1) V&A Museum Releases Online Wig-Making Simulator
The UK’s Victoria and Albert museum has released this addictive online game that allows players to create their own Marie Antoinette-style wigs. The interactive game offers a few interesting facts about the art of wig-making in 17th century France. Drag your mouse across the screen to sculpt your own creation atop the classical-style drawing of Antoinette.
2) Queens Artist Reinvigorates Discarded Christmas Trees
Queens artist Michael Neff has created an exhibition using a large collection of discarded Christmas trees left over from the holiday season. On display all this month at the Knockdown Center in Queens, New York, Suspended Forest consists of a room filled with found Christmas trees suspended from the ceiling. Neff originally installed the trees without the city’s permission under the Brooklyn-Queens expressway. The exhibition is similar in concept to Klara Liden’s 2012 exhibition Pretty Vacant, which packed Reena Spaulings to bursting with found pines.
3) Saatchi Gallery Announces First Ever All-Female Show
The Saatchi Gallery in London is set to hold its first ever all-female group show, according to the Guardian and ArtNews. The exhibition, entitled "Champagne Life", features 14 emerging female artists and is set to open on January 13, 2016. The content of the show does not feature any female-specific themes, and intends to focus on work by artists all around the world, with less of an emphasis on gender – something like what you’d see if this were an all-male exhibition, perhaps.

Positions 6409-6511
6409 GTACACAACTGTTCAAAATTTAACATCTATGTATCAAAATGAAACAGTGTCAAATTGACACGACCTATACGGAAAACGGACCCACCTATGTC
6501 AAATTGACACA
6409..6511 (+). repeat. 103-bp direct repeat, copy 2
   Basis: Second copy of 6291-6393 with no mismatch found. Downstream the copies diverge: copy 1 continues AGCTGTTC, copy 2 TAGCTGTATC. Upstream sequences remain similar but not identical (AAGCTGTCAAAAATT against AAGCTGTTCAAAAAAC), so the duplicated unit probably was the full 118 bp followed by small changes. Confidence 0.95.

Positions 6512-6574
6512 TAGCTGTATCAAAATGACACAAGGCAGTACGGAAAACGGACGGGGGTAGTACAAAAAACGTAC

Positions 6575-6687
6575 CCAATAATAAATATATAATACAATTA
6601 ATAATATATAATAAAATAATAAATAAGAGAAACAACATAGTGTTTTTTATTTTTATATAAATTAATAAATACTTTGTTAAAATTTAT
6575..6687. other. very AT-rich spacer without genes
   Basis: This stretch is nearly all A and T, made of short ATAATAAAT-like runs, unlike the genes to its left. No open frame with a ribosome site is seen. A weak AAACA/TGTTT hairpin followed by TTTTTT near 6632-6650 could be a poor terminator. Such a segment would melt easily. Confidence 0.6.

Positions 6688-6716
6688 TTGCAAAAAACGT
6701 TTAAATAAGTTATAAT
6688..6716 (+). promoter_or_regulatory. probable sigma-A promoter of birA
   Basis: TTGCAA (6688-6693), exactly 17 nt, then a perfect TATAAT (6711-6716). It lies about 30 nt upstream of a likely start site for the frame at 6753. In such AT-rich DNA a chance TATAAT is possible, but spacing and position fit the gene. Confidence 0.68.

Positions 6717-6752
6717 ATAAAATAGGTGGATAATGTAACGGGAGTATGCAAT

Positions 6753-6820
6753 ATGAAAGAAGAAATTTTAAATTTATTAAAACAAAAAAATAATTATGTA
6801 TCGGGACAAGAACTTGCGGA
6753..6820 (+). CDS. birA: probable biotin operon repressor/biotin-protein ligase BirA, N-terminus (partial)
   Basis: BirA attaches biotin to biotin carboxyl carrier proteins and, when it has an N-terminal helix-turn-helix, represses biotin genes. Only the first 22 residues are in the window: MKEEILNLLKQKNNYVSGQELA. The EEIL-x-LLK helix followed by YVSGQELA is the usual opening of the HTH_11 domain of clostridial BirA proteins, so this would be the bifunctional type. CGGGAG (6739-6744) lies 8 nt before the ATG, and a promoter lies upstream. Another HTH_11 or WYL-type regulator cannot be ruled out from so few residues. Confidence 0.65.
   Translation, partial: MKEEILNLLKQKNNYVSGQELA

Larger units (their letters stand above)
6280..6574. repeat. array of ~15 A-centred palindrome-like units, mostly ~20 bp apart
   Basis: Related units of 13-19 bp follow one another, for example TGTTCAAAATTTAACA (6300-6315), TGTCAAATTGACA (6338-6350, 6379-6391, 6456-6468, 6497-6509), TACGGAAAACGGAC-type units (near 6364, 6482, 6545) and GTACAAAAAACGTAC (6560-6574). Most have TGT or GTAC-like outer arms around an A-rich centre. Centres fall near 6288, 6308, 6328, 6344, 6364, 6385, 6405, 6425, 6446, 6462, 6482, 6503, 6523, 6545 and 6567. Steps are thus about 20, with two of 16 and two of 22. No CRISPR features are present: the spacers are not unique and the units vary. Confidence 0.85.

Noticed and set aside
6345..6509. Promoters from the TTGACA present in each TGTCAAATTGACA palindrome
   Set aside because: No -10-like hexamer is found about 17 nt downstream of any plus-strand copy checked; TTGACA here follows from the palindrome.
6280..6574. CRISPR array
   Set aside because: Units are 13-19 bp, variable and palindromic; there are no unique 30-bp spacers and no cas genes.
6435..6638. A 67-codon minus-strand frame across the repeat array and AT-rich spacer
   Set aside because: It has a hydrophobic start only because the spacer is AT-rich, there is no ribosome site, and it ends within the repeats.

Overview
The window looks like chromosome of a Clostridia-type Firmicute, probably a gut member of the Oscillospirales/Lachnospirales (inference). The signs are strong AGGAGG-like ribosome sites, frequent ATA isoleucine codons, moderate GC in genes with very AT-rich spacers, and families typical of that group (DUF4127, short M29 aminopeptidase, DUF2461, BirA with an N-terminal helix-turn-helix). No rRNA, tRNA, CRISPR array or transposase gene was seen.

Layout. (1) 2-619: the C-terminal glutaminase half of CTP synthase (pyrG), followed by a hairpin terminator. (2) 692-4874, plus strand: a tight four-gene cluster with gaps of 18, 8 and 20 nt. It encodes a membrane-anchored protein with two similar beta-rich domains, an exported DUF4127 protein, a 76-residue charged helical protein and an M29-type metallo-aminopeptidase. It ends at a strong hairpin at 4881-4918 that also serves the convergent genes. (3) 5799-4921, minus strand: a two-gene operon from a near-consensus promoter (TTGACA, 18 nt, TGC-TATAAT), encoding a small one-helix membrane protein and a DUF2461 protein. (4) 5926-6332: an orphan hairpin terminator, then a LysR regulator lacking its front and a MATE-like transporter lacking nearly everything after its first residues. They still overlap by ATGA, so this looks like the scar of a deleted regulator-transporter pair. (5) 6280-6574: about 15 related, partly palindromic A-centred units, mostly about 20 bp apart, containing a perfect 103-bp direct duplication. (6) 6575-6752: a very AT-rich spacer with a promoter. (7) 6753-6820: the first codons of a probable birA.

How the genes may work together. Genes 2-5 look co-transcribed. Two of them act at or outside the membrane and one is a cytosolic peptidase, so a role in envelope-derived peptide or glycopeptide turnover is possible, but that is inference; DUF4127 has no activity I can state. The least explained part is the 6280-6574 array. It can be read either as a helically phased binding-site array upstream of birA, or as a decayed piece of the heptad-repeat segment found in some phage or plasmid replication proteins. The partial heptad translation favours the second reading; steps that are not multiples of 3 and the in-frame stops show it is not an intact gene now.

4) Glasgow Artist Causes Social Media Firestorm
Scottish artist Ellie Harrison is under fire on social media after being awarded a £15,000 grant for her conceptual art project The Glasgow Effect – a performance piece which will see her staying within Glasgow’s city limits for a full year. The artist has been living in Glasgow since 2008, and intended the piece as a way of studying and commenting on “the Glasgow effect” – a colloquial term sometimes used to comment on the statistically poorer health and lower life expectancy of Glasgow residents. Critics on social media are calling Harrison’s project a “poverty safari,” some noting that they have stayed within Glasgow for years and have not been awarded grants.
5) The Newest Art Trend: Slides
This article in the Guardian explores the recent art trend of slides - of the playground variety. The article speculates that the new trend for interactivity in high art points to a move away from the introspective nature of looking at a painting or reading a book. A looping orbit slide installation in London and a new project in the Czech wilderness allow fine art to become a shared experience, more engaging, for some, than simply gazing at a work on a wall – some, though, are put off by the change.